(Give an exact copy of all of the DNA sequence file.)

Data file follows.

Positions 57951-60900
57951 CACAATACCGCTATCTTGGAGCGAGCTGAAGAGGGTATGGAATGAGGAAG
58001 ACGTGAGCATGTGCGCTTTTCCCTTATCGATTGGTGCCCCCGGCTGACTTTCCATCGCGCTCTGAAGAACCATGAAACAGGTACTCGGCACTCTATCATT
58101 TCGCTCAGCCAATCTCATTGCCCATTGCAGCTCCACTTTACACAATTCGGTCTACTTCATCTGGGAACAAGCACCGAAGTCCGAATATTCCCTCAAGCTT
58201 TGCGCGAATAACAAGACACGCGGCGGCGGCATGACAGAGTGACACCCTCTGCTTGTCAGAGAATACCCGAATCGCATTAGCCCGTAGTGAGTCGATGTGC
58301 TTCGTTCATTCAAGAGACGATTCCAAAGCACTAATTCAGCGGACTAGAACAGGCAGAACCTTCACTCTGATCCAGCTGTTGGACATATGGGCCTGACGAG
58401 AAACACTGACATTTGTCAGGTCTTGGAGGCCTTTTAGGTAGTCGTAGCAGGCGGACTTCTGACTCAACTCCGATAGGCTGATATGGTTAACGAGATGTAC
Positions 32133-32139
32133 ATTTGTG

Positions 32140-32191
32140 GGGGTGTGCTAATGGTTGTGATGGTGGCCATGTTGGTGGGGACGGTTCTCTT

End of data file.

Positions 57951-60900
57951 CACAATACCGCTATCTTGGAGCGAGCTGAAGAGGGTATGGAATGAGGAAG
58001 ACGTGAGCATGTGCGCTTTTCCCTTATCGATTGGTGCCCCCGGCTGACTTTCCATCGCGCTCTGAAGAACCATGAAACAGGTACTCGGCACTCTATCATT
58101 TCGCTCAGCCAATCTCATTGCCCATTGCAGCTCCACTTTACACAATTCGGTCTACTTCATCTGGGAACAAGCACCGAAGTCCGAATATTCCCTCAAGCTT
58201 TGCGCGAATAACAAGACACGCGGCGGCGGCATGACAGAGTGACACCCTCTGCTTGTCAGAGAATACCCGAATCGCATTAGCCCGTAGTGAGTCGATGTGC
58301 TTCGTTCATTCAAGAGACGATTCCAAAGCACTAATTCAGCGGACTAGAACAGGCAGAACCTTCACTCTGATCCAGCTGTTGGACATATGGGCCTGACGAG
58401 AAACACTGACATTTGTCAGGTCTTGGAGGCCTTTTAGGTAGTCGTAGCAGGCGGACTTCTGACTCAACTCCGATAGGCTGATATGGTTAACGAGATGTAC
Positions 32133-32139
32133 ATTTGTG

Positions 32140-32191
32140 GGGGTGTGCTAATGGTTGTGATGGTGGCCATGTTGGTGGGGACGGTTCTCTT